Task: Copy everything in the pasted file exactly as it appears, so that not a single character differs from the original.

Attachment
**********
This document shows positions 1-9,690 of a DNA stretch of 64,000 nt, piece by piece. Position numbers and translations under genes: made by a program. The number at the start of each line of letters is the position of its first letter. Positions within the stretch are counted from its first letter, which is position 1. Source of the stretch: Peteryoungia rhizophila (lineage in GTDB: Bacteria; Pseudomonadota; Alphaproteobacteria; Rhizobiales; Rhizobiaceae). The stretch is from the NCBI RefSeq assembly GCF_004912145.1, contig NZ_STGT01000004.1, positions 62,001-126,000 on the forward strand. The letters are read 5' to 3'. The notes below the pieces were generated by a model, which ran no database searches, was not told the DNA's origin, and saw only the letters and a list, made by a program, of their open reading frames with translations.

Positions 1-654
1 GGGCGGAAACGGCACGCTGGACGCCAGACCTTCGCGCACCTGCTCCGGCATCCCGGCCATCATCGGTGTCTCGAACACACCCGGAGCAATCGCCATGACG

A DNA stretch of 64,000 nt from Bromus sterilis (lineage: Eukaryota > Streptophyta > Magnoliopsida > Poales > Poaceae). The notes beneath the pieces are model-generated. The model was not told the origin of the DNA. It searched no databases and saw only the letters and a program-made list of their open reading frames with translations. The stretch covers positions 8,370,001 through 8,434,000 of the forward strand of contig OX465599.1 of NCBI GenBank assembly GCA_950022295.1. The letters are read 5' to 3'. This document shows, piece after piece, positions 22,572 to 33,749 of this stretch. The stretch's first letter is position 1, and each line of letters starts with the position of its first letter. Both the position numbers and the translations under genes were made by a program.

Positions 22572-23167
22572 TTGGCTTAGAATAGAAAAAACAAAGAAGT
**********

This document shows positions 1-9,690 of a DNA stretch of 64,000 nt, piece by piece. Position numbers and translations under genes: made by a program. The number at the start of each line of letters is the position of its first letter. Positions within the stretch are counted from its first letter, which is position 1. Source of the stretch: Peteryoungia rhizophila (lineage in GTDB: Bacteria; Pseudomonadota; Alphaproteobacteria; Rhizobiales; Rhizobiaceae). The stretch is from the NCBI RefSeq assembly GCF_004912145.1, contig NZ_STGT01000004.1, positions 62,001-126,000 on the forward strand. The letters are read 5' to 3'. The notes below the pieces were generated by a model, which ran no database searches, was not told the DNA's origin, and saw only the letters and a list, made by a program, of their open reading frames with translations.

Positions 1-654
1 GGGCGGAAACGGCACGCTGGACGCCAGACCTTCGCGCACCTGCTCCGGCATCCCGGCCATCATCGGTGTCTCGAACACACCCGGAGCAATCGCCATGACG

A DNA stretch of 64,000 nt from Bromus sterilis (lineage: Eukaryota > Streptophyta > Magnoliopsida > Poales > Poaceae). The notes beneath the pieces are model-generated. The model was not told the origin of the DNA. It searched no databases and saw only the letters and a program-made list of their open reading frames with translations. The stretch covers positions 8,370,001 through 8,434,000 of the forward strand of contig OX465599.1 of NCBI GenBank assembly GCA_950022295.1. The letters are read 5' to 3'. This document shows, piece after piece, positions 22,572 to 33,749 of this stretch. The stretch's first letter is position 1, and each line of letters starts with the position of its first letter. Both the position numbers and the translations under genes were made by a program.

Positions 22572-23167
22572 TTGGCTTAGAATAGAAAAAACAAAGAAGT